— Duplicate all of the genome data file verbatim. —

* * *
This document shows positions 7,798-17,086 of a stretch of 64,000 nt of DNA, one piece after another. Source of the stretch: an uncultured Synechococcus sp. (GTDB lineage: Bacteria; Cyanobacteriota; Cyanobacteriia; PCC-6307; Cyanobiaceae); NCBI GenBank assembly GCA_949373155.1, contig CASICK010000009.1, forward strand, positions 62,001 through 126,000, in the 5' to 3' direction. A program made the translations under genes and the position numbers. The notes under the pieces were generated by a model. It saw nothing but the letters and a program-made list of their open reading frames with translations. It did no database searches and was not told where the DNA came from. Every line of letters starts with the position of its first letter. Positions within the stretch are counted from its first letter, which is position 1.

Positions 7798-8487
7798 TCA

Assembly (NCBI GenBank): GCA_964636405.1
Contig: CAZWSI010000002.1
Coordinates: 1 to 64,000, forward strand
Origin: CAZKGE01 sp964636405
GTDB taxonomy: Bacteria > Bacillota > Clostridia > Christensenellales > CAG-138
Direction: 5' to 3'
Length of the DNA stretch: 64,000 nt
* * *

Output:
This document shows positions 7,798-17,086 of a stretch of 64,000 nt of DNA, one piece after another. Source of the stretch: an uncultured Synechococcus sp. (GTDB lineage: Bacteria; Cyanobacteriota; Cyanobacteriia; PCC-6307; Cyanobiaceae); NCBI GenBank assembly GCA_949373155.1, contig CASICK010000009.1, forward strand, positions 62,001 through 126,000, in the 5' to 3' direction. A program made the translations under genes and the position numbers. The notes under the pieces were generated by a model. It saw nothing but the letters and a program-made list of their open reading frames with translations. It did no database searches and was not told where the DNA came from. Every line of letters starts with the position of its first letter. Positions within the stretch are counted from its first letter, which is position 1.

Positions 7798-8487
7798 TCA

Assembly (NCBI GenBank): GCA_964636405.1
Contig: CAZWSI010000002.1
Coordinates: 1 to 64,000, forward strand
Origin: CAZKGE01 sp964636405
GTDB taxonomy: Bacteria > Bacillota > Clostridia > Christensenellales > CAG-138
Direction: 5' to 3'
Length of the DNA stretch: 64,000 nt